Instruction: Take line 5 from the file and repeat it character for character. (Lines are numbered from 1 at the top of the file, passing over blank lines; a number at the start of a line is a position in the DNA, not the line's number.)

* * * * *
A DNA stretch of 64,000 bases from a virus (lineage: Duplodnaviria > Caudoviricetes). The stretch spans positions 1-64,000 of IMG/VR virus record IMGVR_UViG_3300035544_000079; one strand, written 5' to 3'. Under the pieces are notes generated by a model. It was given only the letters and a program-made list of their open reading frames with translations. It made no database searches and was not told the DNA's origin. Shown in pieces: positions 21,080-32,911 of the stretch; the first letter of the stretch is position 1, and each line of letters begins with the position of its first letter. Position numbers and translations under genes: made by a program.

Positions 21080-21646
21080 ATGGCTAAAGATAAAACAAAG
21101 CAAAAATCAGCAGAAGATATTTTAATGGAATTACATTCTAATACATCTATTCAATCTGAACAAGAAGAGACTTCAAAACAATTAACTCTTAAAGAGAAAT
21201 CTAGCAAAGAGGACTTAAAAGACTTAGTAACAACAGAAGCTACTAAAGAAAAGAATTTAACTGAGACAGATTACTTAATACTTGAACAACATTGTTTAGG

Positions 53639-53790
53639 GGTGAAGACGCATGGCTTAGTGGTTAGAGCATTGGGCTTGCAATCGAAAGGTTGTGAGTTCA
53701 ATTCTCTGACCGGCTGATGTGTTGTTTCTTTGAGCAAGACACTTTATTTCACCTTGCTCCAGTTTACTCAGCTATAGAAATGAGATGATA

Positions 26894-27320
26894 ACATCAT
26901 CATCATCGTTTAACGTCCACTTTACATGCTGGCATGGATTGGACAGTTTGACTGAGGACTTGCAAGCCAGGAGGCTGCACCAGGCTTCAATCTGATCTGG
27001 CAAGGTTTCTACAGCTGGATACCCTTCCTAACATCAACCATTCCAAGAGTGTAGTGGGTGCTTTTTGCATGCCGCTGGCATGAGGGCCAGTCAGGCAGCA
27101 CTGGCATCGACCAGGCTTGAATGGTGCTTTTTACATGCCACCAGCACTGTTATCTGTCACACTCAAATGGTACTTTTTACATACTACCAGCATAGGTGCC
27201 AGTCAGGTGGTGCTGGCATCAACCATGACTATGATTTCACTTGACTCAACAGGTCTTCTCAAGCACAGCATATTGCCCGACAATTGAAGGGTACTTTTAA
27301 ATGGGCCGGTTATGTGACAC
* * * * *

21201 CTAGCAAAGAGGACTTAAAAGACTTAGTAACAACAGAAGCTACTAAAGAAAAGAATTTAACTGAGACAGATTACTTAATACTTGAACAACATTGTTTAGG